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Language and Disadvantage
by Dimitrios Thanasoulas
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4.1.2. Classroom register

As has been hinted at above, classroom register 'involves linguistic constraints which are social rather than intrinsic to the material being learned' (Edwards, 1976: 155). Thus, its chief function is to maintain social distance between teacher and students, reminding the latter of their dependence on the authority of the former to make pronouncements on what is correct, incorrect, or downright prosaic. Furthermore, classroom register is an essential vehicle for the dissemination of the mainstream culture, and it does not take much perspicacity to realise that it is this kind of register, rather than subject-specific language, that accentuates social disadvantage in school. It could be said that the transmission of culture is inextricably related to 'the distance between the linguistic and cultural competence implicitly demanded by the schools, and the competence inculcated by the home' (Bourdieu, 1973: 73, cited in Edwards, 1976: 155).
Within the context of an institution that has always associated Standard English with intelligence, confidence, status, and prestige, the use of non-standard language is extirpated from its milieu, on the grounds that it is not capable of imparting specific, nuanced meanings of any academic merit. Besides, according to teachers, who are actually the preservers of mainstream culture and ideology, '[i]t is not enough to communicate, it is also necessary to communicate properly' (Edwards, 1989: 100), adjusting one's linguistic behaviour to the context of situation, i.e., knowing, among other things, the etiquette of speech. Clearly related to 'etiquette' is the demarcation of roles, which should impose constraints on what is said, by whom and how. In this light, the pupils must be able to assign a second, deeper meaning to fairly neutral or even ambiguous linguistic cues-a task that the "disadvantaged" child is bound to find unprepossessing to cope with. For instance, the students are supposed to be able to construe the following sentences as 'imperative' in function: "Would you please close your books now?" or "Someone is talking." In other words, they 'must subordinate their behaviour to the role-relationship' (Edwards, 1976: 163).
Another skill that the pupil needs to master is that of categorising and correctly answering various types of questions. Barnes (1975b, cited in Edwards, 1976: 171) identifies three broad categories:

- Factual (or 'what') questions-naming ("What is this called?") or informative ("What happened when we added the acid to the zinc?")

- 'Open' questions not calling for reasoning-factual ("Tell me something about Magellan") or observational ("What do you notice in this picture?")

- Reasoning ('how', 'why') questions.

Given that 'the type of question asked also has far-reaching communicative consequences, as well as…cognitive implications' (Edwards, 1976: 171), it is no wonder that some children lacking the necessary cognitive skills to tackle such distinctions will be assigned the label "disadvantaged children" and suffer the consequences that this entails.

4.1.3. Lectal Bias and Standard English

So far, it has become clear that the cards are stacked against "disadvantaged" children-not only because of any putative shortcomings that their home lives may exhibit, but also mainly on the grounds of the very language they speak. To a greater or lesser degree, this social bias that plagues school life becomes what is referred to as lectal bias-reified by various 'screening tests', such as normal language development and achievement tests, which purport to test students' knowledge of standard English (see Fasold, 1990: 286). On the face of it, the rationale underlying these tests is unexceptionable. There are several sets of test items administered to a sample of the population at schools; then, these items become 'normed' in that the developers of the tests decide whether the scores obtained 'approximate the range and distribution of the scores that the whole population would get if it were possible to give it to everyone' (ibid.: 286). Later, individual scores are compared to the "large-scale" scores and inferences are made about a particular student's language development.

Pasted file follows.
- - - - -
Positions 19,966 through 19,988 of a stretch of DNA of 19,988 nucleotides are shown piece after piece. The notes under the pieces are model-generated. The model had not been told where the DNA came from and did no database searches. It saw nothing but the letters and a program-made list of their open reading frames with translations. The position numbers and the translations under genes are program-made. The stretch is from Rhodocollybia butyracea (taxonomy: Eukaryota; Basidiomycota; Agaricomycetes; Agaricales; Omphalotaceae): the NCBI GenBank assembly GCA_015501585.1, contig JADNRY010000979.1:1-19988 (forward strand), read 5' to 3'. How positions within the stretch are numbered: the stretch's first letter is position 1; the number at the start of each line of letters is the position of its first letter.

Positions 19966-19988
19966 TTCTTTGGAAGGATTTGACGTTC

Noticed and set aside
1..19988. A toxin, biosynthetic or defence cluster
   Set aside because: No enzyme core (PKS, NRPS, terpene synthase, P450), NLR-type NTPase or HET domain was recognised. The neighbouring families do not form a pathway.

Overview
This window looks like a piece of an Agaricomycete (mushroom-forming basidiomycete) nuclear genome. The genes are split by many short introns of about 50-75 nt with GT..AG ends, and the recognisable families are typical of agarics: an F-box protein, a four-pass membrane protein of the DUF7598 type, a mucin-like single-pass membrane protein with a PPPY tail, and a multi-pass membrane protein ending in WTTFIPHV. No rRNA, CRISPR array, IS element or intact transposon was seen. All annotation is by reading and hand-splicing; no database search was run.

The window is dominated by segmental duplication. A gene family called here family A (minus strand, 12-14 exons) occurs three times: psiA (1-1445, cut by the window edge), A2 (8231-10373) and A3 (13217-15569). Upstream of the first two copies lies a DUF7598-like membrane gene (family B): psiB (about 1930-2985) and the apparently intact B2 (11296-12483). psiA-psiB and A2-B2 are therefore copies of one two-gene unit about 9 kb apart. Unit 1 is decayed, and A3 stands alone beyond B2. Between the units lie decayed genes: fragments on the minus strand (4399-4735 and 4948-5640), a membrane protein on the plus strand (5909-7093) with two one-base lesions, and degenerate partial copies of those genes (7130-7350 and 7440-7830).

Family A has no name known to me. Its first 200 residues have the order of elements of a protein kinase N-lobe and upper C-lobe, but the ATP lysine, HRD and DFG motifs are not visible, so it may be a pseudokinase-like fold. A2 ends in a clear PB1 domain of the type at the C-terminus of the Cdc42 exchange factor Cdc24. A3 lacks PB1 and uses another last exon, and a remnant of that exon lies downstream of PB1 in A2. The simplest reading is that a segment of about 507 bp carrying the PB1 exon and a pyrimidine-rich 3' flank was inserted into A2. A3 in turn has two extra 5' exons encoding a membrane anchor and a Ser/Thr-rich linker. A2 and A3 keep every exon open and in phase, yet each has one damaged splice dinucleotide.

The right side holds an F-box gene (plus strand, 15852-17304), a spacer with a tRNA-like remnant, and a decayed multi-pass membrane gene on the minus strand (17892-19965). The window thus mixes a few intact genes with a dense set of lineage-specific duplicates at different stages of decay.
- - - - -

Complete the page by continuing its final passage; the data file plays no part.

But what happens when a child speaking a vernacular dialect with grammatical and syntactic rules different from Standard English is called on to do these tests? Let us adduce the following examples (found in Fasold, 1990: 286-287):

- Beth {come, came} home and cried.
- Can you {went, go} out now?
- When {can, may} I come again?

These sentences were provided in the 'Language Use' section of the California Achievement Test and students were required to choose one of the words in the brackets. It is patently obvious that a child speaking Standard English and coming from a background where the use of 'correct' grammar and distinguishing among various ways of making requests have been encouraged and rewarded will take the test in her stride. Conversely, a student with a 'non-standard' background will have difficulty conforming to the model of 'normal' or 'correct' English. In cognisance of the fact that in his vernacular dialect there is no distinction between present and past forms of verbs, it is reasonable to anticipate such 'errors' as "Beth come home and cried." In this light, the second sentence will cause no difficulties. As for the third one, chances are that he will choose the form that he seldom encounters, i.e., 'may'.